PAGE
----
Crystal's analysis honed in on the possibility that headaches might be one more health byproduct of 9/11 exposures. She said many people who had come in with respiratory woes were also complaining of headaches.
Investigating further, Crystal interviewed 765 people who had experienced some degree exposure to 9/11 dust and fumes. All were enrolled at Bellevue's WTC Environmental Health Center as of December 2008. They were asked to note the specific nature of their WTC disaster exposure and to catalogue their incidence of headache or other medical issues.
From this group, 43 percent said they had suffered from headaches in the four weeks before seeking care at the center. None reported having had routine headaches before 9/11.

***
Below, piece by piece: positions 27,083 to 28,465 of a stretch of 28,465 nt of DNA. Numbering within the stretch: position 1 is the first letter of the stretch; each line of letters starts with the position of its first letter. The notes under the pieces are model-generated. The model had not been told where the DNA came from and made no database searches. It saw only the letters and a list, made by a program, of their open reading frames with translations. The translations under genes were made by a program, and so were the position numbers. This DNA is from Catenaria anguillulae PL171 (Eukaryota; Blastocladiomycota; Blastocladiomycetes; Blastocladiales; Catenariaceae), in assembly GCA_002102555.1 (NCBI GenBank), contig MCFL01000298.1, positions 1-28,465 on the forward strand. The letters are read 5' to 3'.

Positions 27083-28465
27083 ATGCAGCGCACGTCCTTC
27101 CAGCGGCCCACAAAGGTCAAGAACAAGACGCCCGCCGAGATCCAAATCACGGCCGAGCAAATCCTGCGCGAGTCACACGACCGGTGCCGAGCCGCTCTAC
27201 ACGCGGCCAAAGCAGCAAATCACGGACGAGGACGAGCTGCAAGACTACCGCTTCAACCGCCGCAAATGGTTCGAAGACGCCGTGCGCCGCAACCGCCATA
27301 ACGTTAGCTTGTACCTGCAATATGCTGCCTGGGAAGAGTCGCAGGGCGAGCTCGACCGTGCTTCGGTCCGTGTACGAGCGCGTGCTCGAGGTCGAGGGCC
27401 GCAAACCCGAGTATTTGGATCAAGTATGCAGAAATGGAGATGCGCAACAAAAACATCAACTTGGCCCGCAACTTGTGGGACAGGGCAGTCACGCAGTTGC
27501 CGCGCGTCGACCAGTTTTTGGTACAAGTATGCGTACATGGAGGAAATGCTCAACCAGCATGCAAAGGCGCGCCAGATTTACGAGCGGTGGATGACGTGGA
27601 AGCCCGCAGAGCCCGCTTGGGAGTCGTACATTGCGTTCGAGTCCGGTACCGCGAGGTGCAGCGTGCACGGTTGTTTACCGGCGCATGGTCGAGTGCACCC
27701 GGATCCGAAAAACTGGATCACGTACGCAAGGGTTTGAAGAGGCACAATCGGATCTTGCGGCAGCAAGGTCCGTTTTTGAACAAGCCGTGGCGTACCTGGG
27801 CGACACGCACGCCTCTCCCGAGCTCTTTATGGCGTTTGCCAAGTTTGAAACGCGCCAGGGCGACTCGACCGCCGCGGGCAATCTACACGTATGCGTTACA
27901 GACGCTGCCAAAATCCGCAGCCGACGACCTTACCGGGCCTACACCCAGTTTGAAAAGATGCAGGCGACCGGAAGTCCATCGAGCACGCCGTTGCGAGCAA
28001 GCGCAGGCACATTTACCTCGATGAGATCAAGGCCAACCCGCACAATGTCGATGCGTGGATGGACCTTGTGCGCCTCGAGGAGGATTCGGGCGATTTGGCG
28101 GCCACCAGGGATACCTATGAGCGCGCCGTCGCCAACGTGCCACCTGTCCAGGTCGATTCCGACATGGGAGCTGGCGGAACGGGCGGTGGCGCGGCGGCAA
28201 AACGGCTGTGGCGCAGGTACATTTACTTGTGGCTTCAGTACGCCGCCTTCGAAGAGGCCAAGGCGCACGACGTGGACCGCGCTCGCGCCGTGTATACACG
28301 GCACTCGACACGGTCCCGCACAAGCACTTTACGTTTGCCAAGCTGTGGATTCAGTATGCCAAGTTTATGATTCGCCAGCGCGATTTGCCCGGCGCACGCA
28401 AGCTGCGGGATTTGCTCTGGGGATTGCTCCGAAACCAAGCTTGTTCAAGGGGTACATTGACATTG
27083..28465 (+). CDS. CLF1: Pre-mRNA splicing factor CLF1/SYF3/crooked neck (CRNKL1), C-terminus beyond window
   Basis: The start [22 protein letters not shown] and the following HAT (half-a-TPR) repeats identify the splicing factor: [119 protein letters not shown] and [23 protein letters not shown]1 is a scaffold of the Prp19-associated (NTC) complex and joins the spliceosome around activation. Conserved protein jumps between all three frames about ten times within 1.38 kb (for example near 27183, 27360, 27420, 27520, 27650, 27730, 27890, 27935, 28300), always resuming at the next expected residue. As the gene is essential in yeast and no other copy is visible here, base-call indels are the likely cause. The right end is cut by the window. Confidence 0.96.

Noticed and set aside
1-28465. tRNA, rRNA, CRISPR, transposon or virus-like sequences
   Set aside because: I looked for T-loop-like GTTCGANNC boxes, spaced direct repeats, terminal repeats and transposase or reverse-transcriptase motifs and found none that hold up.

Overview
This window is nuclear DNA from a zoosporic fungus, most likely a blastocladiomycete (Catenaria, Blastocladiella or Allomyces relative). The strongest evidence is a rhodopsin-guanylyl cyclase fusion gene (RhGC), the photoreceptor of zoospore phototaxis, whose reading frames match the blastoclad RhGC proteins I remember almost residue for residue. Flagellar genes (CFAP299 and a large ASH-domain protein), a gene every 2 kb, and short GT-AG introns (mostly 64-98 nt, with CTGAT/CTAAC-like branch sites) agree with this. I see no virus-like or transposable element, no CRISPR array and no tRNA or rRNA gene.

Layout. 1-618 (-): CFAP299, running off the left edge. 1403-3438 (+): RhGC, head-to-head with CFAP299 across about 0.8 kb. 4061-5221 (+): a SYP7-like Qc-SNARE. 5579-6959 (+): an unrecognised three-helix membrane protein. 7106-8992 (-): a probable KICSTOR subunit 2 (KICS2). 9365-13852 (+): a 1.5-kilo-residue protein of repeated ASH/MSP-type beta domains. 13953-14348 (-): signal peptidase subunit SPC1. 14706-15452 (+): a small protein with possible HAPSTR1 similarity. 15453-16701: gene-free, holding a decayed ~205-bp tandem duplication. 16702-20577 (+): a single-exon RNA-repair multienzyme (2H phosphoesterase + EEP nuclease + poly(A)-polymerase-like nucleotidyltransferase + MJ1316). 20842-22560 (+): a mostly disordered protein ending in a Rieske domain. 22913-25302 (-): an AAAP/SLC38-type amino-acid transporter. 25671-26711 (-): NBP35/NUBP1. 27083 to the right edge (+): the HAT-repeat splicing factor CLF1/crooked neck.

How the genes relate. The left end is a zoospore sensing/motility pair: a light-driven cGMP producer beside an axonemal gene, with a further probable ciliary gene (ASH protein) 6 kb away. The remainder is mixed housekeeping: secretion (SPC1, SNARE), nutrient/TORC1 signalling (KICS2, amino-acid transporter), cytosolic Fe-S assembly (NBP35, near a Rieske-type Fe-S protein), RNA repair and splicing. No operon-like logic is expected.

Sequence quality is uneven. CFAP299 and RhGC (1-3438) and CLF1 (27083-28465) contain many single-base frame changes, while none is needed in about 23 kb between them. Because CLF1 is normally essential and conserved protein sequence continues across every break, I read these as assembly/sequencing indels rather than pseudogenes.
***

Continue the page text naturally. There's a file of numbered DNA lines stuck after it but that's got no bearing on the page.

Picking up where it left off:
Those who had headaches were also found to be more likely to experience wheezing, breathlessness when exercising, nasal drip or sinus congestion and reflux disease. Headache incidence also appeared to be slightly more common among the nearly 55 percent of people directly exposed to the initial WTC dust cloud, suggesting that the larger the exposure, the larger the risk for headaches. There were no differences by gender.
Both Crystal and Reibman stressed that more research is needed, but they also said they believed the findings could point to chronic headache as yet another long-term medical consequences of 9/11.
"The preliminary data does suggest that we should widen the clinical symptoms that we're looking at in this population and maybe question patients more about headaches and links to other symptoms," Reibman
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